Sure, some women book their post-pregnancy boob jobs and tummy tucks faster than they buy their Bugaboo strollers, but what to tell the kids?
When Kids Question Your Cosmetic Surgery
Michael Salzhauer, M.D., F.A.C.S., a board-certified plastic surgeon based in Bal Harbour, Florida, pondered the same question when his 4-year-old daughter quizzed him about his nose job and an idea for a children's book was born.
Dr. Salzhauer penned My Beautiful Mommy (Big Tents Books) to help explain cosmetic surgery (a.k.a., Mommy's sudden overhaul) to kids. A "mommy makeover" is more than a fresh haircut and a mani/pedi. It's surgically tweaking the sagging or bulging body parts often more present and persistent post-childbirth. Common makeover procedures include: tummy tuck (abdominoplasty), breast lift (mastopexy), breast augmentation (breast implants) and liposuction.
According to the American Society of Plastic Surgeons, the number of women getting "mommy makeover" procedures is on the rise, with 112,000 tummy tucks in 2010 (up 85 percent since 2000) and 90,000 breast lifts (up 70 percent since 2000). With the upward trend, SheKnows checks in with Dr. Salzhauer about kids' perspectives and addressing their fears.
Your book helps kids?
In my office, after rhinoplasty, "mommy makeovers" are the most requested procedure by female patients in their 20s to early 30s.
Dr. Salzhauer: "Cosmetic surgery is difficult for young children to understand. Moms often come to my office with their kids and they don't know how to answer their questions appropriately. Doctor's offices can feel scary for children and then they tend to fill in the blanks with their imagination. I created the book as a tool to help open the communication process with children on what was going to happen to their mother so that they wouldn't be frightened."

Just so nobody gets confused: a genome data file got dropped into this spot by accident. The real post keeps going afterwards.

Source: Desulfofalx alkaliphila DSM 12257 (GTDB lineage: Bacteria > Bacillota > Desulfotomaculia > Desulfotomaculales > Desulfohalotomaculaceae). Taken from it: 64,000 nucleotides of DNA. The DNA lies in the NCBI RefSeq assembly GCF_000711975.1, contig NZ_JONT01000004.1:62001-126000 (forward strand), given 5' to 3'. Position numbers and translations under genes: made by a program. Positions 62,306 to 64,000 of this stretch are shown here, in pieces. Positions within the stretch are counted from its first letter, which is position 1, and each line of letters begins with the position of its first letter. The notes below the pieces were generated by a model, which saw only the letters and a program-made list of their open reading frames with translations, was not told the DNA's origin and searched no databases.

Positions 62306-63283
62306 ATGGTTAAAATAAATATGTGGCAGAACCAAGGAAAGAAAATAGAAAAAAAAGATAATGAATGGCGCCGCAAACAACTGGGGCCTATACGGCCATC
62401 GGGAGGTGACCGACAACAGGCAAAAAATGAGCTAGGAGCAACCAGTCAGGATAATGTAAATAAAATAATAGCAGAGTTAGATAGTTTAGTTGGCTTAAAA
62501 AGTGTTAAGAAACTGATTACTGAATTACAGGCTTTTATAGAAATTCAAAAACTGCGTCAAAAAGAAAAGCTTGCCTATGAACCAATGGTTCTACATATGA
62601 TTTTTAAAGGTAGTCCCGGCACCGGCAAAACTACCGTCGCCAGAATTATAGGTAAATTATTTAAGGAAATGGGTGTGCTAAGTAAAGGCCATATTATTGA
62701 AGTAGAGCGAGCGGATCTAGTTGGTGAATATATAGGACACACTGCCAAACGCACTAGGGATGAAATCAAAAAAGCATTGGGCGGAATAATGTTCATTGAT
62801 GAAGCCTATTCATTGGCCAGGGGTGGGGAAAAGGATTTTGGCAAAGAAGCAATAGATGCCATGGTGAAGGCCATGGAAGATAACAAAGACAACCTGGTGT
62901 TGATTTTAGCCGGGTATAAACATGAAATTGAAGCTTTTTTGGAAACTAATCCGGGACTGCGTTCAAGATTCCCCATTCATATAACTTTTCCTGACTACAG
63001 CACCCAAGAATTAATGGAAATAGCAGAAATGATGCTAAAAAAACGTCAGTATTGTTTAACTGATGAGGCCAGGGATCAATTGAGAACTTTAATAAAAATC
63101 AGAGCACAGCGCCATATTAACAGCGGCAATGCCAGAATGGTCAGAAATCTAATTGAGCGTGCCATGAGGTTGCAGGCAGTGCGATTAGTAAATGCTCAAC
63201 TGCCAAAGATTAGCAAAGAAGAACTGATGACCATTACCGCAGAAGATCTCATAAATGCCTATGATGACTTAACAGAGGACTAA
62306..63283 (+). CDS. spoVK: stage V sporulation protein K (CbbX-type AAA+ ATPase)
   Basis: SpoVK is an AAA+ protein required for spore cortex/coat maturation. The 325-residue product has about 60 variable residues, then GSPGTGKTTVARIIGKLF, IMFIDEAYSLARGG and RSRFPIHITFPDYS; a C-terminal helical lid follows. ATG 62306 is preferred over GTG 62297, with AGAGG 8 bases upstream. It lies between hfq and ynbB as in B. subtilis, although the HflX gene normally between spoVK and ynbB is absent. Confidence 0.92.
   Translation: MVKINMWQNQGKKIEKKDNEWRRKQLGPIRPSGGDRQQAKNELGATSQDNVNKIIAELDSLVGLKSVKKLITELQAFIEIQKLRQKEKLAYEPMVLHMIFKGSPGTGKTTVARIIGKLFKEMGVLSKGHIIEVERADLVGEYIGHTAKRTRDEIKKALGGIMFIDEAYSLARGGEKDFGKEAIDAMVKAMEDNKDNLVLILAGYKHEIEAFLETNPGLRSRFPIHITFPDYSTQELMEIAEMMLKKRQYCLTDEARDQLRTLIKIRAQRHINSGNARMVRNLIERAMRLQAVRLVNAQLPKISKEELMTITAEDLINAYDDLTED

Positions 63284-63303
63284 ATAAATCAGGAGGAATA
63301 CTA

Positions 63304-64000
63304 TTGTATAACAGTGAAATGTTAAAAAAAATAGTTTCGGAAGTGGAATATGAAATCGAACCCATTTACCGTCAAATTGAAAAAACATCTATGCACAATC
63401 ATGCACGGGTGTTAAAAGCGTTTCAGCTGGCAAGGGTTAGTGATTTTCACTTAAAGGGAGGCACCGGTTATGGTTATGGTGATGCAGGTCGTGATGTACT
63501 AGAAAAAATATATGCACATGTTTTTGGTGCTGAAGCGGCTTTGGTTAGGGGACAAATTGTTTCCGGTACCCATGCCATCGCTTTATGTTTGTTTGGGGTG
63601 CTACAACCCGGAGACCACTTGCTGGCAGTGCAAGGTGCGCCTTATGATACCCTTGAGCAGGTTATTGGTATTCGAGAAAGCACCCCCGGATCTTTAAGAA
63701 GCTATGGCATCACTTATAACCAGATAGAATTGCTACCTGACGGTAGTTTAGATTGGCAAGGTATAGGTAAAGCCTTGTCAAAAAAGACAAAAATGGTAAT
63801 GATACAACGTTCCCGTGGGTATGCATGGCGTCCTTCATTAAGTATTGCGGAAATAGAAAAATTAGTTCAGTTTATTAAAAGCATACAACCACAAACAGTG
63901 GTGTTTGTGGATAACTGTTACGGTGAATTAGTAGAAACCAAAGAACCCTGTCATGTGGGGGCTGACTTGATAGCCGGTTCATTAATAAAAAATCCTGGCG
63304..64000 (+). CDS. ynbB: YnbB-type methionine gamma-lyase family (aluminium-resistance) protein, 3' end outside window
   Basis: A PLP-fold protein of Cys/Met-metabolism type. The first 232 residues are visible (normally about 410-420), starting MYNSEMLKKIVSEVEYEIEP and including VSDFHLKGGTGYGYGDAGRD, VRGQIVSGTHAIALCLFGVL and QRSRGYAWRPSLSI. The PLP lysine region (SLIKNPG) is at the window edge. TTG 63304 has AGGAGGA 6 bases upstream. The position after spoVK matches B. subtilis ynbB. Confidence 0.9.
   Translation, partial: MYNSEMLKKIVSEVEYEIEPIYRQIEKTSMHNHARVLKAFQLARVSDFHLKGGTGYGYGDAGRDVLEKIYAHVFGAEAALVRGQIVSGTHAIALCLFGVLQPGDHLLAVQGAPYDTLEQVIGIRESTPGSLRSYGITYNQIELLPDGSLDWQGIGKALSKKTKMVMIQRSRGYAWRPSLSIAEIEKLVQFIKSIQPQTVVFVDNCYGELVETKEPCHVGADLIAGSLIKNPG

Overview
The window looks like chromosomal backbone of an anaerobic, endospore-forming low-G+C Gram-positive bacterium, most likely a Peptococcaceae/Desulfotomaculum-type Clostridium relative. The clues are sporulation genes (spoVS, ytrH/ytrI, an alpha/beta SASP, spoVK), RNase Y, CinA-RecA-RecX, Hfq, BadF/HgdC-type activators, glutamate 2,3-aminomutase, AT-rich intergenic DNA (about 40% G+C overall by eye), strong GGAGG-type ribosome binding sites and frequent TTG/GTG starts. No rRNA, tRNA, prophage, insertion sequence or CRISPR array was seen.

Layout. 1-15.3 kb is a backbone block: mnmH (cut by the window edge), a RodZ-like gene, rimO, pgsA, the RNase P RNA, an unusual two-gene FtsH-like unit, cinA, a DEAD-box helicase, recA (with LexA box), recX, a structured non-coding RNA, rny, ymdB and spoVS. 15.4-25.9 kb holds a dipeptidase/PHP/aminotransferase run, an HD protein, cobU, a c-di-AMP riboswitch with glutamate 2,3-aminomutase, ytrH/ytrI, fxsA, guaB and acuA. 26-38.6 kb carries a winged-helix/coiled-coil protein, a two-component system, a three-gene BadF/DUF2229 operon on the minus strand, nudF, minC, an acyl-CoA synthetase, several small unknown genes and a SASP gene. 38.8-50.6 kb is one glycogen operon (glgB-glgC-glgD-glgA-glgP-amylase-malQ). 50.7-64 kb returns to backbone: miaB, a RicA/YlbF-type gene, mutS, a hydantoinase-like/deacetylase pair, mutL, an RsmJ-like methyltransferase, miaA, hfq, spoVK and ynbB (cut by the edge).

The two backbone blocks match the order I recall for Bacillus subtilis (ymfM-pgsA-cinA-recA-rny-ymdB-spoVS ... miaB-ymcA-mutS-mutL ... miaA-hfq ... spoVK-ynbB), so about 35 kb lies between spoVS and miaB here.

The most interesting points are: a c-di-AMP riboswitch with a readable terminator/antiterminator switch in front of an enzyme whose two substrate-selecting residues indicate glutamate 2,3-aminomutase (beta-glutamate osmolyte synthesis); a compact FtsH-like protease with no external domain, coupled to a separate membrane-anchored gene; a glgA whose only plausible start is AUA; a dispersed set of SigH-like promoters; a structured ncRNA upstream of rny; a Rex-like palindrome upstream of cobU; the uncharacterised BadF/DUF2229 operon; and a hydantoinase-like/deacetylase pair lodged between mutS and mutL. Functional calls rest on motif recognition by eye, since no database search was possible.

What should you tell your kids pre-surgery?
Dr. Salzhauer: "Let them know that Mommy is going to be bruised and swollen and in bandages. It's okay to feel sad and confused and ask questions. Assure your kids that Mommy needs to rest but you're not ill and you'll be fine."
And what about the controversy the book invites?
Dr. Salzhauer: "This book is meant to be a guide for parents who have already decided to undergo plastic surgery and help explain to their children why Mommy looks different. I recognize the controversial element to the book but it doesn't promote plastic surgery. I teach my own four kids that beauty has many definitions -- it's not only physical."
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